Quick, concise information to help healthcare professionals make the right genomic decisions at each stage of a clinical pathway
Focused on the point of patient care, these short scenarios look at when to consider genomic testing and what you need to do.
Extend your learning with this encyclopaedia of resources, designed to support your understanding of genomics in medicine
Mosaicism – where only some of an individual’s cells have a specific variant – can arise during embryonic development or after birth. Rarely, mosaicism can occur when a variant arises in a germ cell precursor, meaning the variant may, or may not, be passed on to offspring.
A gene is a stretch of DNA containing a sequence (instruction) with a particular function, such as to make a specific protein.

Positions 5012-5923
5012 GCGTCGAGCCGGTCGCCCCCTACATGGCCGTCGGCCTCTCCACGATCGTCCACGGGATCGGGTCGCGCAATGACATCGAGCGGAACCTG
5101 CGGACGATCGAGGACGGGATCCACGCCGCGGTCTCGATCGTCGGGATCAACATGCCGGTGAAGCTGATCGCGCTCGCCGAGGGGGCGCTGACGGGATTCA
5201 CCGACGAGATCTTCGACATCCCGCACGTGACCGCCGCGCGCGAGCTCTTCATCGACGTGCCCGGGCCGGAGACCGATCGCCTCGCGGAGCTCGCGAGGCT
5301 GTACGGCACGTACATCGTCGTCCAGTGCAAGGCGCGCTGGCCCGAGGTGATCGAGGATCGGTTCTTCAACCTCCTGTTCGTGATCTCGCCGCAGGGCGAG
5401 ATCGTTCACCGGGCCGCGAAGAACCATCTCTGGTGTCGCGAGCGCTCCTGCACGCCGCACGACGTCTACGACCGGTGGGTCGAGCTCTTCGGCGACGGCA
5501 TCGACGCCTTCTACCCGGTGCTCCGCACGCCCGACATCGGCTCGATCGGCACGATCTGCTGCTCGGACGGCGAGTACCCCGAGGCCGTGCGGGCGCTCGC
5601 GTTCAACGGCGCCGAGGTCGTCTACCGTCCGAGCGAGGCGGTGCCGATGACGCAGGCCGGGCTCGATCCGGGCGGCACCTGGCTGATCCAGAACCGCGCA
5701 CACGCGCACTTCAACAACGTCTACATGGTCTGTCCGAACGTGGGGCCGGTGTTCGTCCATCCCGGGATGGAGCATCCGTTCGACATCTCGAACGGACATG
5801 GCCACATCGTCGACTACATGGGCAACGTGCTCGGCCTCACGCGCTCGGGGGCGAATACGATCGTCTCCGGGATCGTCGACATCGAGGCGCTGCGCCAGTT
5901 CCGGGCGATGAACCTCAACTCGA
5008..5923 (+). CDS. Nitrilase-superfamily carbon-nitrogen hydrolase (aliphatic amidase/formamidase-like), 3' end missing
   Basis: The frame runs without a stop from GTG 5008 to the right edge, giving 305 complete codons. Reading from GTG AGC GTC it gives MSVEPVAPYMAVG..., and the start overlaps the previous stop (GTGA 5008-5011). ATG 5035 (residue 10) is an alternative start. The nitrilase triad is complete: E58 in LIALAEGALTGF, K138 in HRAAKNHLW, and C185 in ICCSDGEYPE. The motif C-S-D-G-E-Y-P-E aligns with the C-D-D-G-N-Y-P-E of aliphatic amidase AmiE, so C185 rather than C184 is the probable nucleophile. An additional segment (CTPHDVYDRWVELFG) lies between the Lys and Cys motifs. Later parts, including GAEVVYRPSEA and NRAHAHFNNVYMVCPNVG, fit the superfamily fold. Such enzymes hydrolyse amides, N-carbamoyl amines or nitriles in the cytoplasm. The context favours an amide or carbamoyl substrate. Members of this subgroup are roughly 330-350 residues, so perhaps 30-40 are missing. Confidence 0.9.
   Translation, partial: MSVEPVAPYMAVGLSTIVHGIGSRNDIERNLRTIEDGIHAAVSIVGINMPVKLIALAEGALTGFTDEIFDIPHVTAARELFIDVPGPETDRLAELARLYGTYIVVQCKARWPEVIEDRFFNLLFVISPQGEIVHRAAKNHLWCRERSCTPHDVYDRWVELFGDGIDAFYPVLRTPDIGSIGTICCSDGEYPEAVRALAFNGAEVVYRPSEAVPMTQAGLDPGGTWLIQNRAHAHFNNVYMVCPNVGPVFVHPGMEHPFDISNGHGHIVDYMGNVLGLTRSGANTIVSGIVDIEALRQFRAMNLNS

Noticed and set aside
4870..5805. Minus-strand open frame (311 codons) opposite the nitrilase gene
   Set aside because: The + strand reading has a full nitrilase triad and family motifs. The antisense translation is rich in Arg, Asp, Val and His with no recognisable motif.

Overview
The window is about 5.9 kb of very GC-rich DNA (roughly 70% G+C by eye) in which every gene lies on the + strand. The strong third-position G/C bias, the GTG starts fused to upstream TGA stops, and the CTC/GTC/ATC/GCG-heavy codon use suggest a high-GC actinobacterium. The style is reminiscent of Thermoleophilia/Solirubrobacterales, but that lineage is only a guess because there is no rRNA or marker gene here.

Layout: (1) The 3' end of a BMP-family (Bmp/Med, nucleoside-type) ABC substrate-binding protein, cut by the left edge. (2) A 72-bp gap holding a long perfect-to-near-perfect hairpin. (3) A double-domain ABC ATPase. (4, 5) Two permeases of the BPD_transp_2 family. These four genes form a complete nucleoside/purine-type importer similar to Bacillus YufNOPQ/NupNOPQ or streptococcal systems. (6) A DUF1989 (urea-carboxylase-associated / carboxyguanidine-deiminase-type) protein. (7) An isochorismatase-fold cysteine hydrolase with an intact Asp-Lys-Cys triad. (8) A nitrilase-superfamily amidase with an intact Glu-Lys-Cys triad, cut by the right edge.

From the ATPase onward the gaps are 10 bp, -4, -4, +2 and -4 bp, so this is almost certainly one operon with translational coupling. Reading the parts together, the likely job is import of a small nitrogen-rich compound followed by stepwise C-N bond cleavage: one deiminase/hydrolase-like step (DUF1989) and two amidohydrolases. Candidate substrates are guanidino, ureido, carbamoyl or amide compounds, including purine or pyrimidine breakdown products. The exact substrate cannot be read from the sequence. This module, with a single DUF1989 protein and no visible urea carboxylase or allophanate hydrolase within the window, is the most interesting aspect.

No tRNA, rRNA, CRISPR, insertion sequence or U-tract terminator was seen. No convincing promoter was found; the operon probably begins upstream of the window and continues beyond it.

Ribonucleic acid (RNA), like DNA, is a nucleic acid. In RNA, however, the sugar is ribose and the chemical base thymine (T) is replaced with uracil (U).
The 98% of the genome that does not code directly for proteins. Its function is not fully understood, but parts are involved in gene regulation and others are important for maintaining the structure of the genome.
A multifactorial condition is the result of multiple genetic and environmental factors interacting. In clinical practice, most conditions seen will fall under the umbrella term of multifactorial conditions.